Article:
Saturday, November 27, 2010

A Traditional Thanksgiving

By Keith N Fisher

When I served a mission in the Maritimes of Canada, I celebrated four Thanksgiving Days. Two, on the third Thursday of November and the other two, were celebrated in October. Canadian Thanksgiving was a great day to get together with members and investigators and have a great traditional dinner. The US traditional holidays lost something in the translation.

On one of those US holidays, I invited my district for a picnic in Victoria Park. I’m sure the natives wondered what the crazy Americans were doing in the park in November, but we enjoyed the privacy.

On one occasion, I asked my friend what Canadians celebrate on Thanksgiving. He stated, “The same thing you celebrate in the States, I guess.”

“Oh? You had a group of pilgrims eat dinner with a bunch of Indians, Too?” Of course I was being facetious, but the truth is it’s always a good idea to take a moment and remember your blessings. Especially in light of who gave them to you.

This year, I sat in the restaurant buffet surrounded by three hundred of my closest family and friends and pondered the eating part of the holiday. My mother had decided to have Thanksgiving at Chuck-A-Rama. My brothers, in turn, complained about it for different reasons. With the exception of the long lines, I didn’t care one way or the other.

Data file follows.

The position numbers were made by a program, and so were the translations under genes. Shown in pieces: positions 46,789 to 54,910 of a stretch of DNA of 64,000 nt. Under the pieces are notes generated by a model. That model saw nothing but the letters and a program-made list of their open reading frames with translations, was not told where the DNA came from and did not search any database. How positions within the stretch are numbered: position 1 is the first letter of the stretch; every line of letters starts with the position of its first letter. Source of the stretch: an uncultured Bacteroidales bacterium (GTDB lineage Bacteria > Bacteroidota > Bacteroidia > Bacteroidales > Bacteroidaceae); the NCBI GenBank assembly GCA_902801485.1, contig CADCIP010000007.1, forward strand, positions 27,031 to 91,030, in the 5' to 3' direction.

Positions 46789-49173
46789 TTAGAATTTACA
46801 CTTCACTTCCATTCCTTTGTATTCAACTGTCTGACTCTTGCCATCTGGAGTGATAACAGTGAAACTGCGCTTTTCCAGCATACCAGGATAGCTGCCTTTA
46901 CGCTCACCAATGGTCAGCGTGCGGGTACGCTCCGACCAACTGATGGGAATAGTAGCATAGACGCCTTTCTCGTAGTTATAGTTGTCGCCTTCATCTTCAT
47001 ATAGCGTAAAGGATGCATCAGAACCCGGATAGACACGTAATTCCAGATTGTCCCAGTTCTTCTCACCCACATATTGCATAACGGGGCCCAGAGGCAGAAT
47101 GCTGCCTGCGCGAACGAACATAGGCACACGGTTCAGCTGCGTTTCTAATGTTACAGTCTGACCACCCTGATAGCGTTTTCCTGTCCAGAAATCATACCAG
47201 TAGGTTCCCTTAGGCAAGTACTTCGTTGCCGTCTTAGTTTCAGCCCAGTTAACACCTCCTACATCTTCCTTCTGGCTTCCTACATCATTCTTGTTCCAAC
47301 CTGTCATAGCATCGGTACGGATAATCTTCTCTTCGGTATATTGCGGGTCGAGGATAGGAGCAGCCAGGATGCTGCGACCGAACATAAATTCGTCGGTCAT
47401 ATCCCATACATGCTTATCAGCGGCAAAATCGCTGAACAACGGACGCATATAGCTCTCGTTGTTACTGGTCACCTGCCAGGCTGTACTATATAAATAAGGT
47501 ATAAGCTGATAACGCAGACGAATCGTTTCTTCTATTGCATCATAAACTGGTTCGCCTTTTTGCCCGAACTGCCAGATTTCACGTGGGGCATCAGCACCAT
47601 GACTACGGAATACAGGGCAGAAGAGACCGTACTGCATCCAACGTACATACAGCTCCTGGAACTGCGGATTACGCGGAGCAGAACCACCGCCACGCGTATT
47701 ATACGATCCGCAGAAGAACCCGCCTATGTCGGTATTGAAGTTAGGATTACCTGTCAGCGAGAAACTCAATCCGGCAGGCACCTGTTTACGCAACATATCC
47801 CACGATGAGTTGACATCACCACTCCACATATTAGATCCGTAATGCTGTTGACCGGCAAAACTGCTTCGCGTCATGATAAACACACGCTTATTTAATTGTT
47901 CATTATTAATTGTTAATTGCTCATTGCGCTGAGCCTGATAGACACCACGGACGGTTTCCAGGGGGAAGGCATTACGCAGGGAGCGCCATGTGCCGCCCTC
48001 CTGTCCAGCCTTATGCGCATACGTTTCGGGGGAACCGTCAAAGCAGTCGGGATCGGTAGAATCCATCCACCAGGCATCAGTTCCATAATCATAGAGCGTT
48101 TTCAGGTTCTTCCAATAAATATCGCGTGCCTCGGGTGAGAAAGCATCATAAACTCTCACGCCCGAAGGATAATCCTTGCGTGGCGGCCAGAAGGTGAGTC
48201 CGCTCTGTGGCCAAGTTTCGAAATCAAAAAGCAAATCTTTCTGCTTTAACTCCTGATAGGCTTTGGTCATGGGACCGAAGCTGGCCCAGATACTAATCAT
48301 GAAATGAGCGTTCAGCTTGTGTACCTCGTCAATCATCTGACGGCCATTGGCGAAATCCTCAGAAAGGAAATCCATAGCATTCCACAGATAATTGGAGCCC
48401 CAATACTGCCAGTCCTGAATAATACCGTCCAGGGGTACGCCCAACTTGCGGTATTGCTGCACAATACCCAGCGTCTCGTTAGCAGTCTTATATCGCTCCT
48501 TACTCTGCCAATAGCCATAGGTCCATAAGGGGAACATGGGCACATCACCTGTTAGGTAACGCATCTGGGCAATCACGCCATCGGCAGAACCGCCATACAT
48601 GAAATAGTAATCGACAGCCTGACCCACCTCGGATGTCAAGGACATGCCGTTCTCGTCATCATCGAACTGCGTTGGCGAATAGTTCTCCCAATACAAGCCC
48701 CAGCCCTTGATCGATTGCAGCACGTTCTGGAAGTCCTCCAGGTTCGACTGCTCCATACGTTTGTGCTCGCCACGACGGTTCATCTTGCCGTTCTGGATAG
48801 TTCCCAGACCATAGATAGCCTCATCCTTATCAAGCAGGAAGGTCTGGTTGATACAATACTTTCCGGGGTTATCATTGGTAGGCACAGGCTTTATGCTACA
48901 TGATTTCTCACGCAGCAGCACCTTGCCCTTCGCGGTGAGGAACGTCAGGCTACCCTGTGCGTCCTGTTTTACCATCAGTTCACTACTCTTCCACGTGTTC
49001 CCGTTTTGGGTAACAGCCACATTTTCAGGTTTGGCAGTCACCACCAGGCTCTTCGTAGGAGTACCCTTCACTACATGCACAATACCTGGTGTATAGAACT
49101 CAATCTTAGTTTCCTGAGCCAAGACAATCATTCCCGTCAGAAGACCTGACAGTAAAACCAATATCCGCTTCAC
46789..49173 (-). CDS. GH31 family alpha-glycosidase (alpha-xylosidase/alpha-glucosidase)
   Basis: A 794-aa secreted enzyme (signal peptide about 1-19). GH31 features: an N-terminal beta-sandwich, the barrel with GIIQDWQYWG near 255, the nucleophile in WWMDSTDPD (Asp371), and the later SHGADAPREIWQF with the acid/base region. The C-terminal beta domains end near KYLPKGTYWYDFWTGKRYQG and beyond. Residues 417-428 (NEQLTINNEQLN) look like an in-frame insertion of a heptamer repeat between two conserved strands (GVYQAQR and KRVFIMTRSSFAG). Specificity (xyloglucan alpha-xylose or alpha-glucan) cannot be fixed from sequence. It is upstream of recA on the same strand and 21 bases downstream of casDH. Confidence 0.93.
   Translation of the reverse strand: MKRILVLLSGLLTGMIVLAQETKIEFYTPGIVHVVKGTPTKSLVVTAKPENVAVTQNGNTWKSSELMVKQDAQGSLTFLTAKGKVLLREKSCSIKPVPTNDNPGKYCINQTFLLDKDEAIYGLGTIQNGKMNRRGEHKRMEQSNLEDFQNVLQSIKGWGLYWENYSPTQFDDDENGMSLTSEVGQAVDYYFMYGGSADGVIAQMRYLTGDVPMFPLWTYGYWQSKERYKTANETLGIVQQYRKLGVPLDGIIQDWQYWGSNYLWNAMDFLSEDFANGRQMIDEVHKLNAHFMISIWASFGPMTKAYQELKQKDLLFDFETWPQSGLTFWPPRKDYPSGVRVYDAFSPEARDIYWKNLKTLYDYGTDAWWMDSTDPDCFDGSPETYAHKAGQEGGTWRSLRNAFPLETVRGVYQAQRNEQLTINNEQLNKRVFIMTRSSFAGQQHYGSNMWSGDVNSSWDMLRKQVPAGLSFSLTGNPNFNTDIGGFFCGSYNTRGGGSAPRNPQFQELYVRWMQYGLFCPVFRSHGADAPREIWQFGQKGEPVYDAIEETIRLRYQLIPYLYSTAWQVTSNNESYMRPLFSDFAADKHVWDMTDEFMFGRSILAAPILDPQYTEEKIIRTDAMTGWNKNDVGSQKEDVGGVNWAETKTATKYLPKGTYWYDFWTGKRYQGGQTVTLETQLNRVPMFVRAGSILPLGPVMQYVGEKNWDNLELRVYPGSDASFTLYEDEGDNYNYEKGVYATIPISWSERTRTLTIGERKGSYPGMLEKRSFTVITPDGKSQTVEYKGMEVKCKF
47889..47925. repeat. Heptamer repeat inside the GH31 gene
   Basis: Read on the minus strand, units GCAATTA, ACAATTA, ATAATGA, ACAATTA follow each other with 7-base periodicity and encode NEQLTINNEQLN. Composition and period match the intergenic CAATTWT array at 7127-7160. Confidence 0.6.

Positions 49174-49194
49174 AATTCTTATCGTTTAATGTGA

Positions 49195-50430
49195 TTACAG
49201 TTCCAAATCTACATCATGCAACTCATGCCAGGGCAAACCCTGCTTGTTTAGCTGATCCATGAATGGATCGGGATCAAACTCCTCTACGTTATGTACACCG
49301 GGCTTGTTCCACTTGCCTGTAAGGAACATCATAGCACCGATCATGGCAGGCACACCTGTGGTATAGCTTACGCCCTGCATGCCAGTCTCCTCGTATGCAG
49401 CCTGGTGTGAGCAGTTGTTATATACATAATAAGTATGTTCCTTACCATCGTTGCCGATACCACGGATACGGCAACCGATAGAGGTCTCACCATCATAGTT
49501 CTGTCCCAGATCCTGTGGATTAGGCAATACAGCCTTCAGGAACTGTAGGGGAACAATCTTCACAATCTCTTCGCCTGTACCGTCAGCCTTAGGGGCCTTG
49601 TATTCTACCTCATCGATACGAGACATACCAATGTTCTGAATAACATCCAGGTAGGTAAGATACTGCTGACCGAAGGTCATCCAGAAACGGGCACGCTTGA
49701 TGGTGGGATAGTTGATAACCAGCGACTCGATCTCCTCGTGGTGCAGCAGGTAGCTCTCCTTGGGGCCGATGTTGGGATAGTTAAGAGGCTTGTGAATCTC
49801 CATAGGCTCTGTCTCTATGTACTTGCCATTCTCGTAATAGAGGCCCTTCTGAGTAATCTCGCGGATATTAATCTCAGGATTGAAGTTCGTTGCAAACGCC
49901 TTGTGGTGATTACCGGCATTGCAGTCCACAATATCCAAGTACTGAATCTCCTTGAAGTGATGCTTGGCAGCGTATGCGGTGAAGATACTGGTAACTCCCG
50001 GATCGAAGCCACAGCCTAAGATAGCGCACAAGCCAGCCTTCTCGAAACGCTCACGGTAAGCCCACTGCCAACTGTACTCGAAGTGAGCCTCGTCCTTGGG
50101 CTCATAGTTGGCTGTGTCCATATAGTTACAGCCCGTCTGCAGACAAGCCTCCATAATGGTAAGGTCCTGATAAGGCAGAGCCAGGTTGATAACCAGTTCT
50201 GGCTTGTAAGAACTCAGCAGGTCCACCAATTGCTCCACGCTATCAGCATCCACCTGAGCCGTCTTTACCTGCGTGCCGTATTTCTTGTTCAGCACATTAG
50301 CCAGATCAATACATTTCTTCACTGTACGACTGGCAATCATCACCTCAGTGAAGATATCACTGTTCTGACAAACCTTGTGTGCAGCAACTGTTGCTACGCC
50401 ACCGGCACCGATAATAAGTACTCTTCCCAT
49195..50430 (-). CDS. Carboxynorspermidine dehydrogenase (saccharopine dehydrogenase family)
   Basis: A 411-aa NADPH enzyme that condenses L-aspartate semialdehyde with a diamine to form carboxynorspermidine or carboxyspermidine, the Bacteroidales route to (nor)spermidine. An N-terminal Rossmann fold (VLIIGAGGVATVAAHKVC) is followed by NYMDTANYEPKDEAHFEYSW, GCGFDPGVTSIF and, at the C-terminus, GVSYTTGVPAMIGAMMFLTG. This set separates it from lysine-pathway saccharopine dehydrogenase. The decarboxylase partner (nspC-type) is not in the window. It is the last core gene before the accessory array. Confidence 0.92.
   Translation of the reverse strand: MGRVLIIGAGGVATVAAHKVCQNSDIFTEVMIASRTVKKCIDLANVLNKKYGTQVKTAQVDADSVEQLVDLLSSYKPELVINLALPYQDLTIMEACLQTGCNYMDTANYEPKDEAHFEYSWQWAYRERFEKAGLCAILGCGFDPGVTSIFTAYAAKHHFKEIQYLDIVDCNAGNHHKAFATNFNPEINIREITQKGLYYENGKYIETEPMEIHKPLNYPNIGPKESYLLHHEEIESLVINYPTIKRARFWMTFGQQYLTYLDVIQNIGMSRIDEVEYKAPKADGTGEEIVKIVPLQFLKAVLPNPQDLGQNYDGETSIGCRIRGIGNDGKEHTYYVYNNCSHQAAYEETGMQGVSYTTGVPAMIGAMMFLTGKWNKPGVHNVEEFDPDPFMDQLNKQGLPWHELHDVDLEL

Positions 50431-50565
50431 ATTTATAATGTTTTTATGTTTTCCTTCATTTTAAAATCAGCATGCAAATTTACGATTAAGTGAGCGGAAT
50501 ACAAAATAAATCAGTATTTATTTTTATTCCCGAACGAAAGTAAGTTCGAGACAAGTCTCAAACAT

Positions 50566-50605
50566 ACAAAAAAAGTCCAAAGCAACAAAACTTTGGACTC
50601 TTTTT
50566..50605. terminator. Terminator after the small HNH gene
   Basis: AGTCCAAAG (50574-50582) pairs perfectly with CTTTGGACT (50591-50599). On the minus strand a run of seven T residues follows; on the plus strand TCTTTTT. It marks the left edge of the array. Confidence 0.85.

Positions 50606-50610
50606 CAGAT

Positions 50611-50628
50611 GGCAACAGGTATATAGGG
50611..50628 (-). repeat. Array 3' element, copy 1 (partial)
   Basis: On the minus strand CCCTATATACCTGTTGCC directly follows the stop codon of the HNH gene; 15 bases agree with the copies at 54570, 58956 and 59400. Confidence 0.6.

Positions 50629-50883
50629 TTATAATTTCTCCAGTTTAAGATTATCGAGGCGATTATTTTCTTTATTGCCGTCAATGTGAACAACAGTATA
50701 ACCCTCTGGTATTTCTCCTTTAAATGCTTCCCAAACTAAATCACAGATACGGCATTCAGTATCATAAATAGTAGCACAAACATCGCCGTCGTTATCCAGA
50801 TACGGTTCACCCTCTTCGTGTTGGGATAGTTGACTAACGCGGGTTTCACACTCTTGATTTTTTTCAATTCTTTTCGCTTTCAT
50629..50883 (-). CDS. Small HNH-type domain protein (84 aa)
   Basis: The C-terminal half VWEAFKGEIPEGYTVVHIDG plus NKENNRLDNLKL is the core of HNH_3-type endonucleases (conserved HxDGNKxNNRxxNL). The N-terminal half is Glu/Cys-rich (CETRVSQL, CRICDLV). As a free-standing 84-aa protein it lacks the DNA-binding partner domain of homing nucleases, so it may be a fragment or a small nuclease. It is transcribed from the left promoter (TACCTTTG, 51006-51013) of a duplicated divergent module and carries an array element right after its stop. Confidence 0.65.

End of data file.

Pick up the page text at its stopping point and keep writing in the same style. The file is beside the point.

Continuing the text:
I had roast beef and mashed potatoes, (one of my favorite meals), and considered our traditions. Then I noticed the characters who paraded in front of me, on the way to the food tables. I’ve mentioned my inclination toward watching people and writing a story to match their actions. That is what I did, then it was time to go. My wife took me and my daughter to a movie and that was Thanksgiving.

What do you do with your non-writing time? Take a look around you. Is there something happening in front of you? Can you use it in your current work in progress?

Good luck with your writing—see you next week.

Saturday, November 20, 2010

How Was Your Week?

By Keith N Fisher

I’ve been feeling selfish and self-centered this week. Those are feelings, not conducive to my writing. If I were participating in NanoWriMo, I would be failing my goals. As it is, I’ve fallen behind on my blogging projects and my novels.

Normally, locking myself away would be good for writing, but I’ve started a new work schedule. I’m back working the graveyard shift, and I’m having trouble keeping my days straight. I missed a dental appointment because I assumed it was Wednesday when it was really Thursday and I went to bed thinking my appointment wasn’t until the next day.

Okay, enough about me and the onset of old age. Seriously, though, When you work nights, it’s hard to feel a part of the rest of the world. Schedules get out of kilter, and you spend a lot of time with your self. Time to consider what you want to be when I grow up.

So, It’s Saturday, and I thought I had more time to write this blog. I’m trying to penetrate the fog of writer’s block and think of a topic that will delight and inspire you . . .